But the discovery may help get protection for a larger area of the Big Woods, the nonprofit Nature Conservancy said.

    "This area was once the largest expanse of forested wetlands in the country, originally consisting of 21 million acres of bottomland hardwood forests. Today, only 4.9 million acres remain, mostly in scattered woodland patches," it says on its Internet Web site.

    "It's just the most exciting report in my lifetime. I think we will move ... to make this a globally important bird wildlife area," Gill said.
  2. UFM82

    UFM82 The one others want to be

    Let's head down to Arkansas and take some big equipment with us. Since these birds live in the very remote areas, we'll need to clear a large path to get back in far enough to see them. In fact, if we clearcut the entire area, we'll be able to see them even better. Somebody get me a D11!!!

    Sounds like a plan!!!


  3. catking

    catking Banned

    These kinds of stories does the heart good. Great to see an animal beat the odds ........Thanks Buddy Punk .................DA KING !!! :)
  4. Bassnpro1

    Bassnpro1 OSU outdoorsman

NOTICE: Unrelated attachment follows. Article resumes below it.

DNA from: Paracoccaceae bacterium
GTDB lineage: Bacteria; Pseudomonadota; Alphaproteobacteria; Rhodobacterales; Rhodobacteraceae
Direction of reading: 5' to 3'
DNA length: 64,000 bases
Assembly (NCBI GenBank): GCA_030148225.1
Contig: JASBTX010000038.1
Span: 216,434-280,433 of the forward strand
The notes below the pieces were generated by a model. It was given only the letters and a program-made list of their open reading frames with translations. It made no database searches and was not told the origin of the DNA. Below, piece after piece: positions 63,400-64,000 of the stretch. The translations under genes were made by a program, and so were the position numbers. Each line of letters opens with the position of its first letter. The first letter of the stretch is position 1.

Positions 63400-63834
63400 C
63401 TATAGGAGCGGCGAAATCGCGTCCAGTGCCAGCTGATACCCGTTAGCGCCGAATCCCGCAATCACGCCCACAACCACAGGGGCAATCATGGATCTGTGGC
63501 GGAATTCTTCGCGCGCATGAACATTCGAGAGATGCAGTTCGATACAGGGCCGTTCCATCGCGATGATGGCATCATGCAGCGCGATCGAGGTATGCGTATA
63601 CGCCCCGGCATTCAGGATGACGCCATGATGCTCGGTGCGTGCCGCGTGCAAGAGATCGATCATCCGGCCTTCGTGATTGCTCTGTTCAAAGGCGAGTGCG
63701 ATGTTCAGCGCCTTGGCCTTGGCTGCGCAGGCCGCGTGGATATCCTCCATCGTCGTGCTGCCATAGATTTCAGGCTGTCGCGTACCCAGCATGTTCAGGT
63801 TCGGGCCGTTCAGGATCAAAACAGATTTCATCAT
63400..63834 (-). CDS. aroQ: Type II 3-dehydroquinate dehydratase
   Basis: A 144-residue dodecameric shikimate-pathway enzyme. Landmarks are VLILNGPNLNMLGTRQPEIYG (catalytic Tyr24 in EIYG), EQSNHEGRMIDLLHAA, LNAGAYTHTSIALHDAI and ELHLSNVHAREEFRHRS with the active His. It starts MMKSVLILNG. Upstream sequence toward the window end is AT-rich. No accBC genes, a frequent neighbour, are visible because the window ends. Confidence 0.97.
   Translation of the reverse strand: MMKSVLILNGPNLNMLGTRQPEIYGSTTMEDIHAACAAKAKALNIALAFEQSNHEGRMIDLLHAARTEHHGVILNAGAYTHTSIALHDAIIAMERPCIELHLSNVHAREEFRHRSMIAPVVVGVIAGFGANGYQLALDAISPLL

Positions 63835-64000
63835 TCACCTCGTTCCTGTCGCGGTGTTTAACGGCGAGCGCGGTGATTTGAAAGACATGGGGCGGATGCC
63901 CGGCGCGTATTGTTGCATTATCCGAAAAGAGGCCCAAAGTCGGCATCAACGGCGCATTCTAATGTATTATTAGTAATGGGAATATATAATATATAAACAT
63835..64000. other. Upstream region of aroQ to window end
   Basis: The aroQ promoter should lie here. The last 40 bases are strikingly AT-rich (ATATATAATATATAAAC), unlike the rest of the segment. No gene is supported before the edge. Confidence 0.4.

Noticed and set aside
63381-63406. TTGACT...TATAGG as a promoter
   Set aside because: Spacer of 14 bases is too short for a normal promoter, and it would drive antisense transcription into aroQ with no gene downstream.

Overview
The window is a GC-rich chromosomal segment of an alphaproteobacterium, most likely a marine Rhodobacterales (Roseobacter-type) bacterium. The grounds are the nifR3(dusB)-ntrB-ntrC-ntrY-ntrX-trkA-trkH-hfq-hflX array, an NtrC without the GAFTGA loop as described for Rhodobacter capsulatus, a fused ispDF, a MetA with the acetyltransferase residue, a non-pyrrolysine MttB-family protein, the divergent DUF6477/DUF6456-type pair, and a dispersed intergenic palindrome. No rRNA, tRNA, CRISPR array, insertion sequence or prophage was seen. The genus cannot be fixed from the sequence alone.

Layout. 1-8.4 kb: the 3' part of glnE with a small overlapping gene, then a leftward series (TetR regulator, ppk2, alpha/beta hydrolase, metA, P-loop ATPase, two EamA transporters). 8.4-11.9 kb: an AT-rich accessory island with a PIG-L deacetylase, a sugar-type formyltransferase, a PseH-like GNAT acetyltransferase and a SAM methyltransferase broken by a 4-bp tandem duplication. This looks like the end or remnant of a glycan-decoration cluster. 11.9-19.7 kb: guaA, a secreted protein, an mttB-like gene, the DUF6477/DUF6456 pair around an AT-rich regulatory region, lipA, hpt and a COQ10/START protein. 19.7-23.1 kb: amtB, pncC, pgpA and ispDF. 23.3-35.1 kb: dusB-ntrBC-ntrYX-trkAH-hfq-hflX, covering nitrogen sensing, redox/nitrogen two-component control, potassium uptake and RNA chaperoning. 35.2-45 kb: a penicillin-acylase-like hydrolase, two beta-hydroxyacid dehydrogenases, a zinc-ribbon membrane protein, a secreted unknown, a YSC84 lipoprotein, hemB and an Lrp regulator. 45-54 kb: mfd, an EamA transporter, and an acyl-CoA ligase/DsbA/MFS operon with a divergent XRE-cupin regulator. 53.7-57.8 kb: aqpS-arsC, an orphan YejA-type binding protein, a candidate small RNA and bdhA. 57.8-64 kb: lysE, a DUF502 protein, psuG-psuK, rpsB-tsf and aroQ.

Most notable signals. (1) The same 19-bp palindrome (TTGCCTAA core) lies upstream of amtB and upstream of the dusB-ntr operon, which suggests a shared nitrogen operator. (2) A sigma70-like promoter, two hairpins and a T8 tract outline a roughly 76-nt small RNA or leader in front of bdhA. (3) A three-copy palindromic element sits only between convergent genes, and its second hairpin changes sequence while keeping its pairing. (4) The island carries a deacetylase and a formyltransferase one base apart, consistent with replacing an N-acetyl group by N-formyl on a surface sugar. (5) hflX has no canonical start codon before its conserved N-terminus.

Amazing that it went 60 years without being seen! I know people have been trying to get one of these on film for a while now and they went to some great measures with new technology in La. nothing to show for it until now.
  5. It's definately a reason why you keep looking and keep things protected that need it.... oh wait this is what I am doing now anyways...thankfully its a fish and not a bird though :)

    The funny thing is so many biologists leave the country to go to south american to go find "new" things or things that have never been seen before. When the fact of the matter is there is plenty here that still hasn't been found, seen, or properly classified as a species. There are so many streams in remote places still where fish are seen for the first time still. Well they can keep on doing it cause its paying my bills right now ...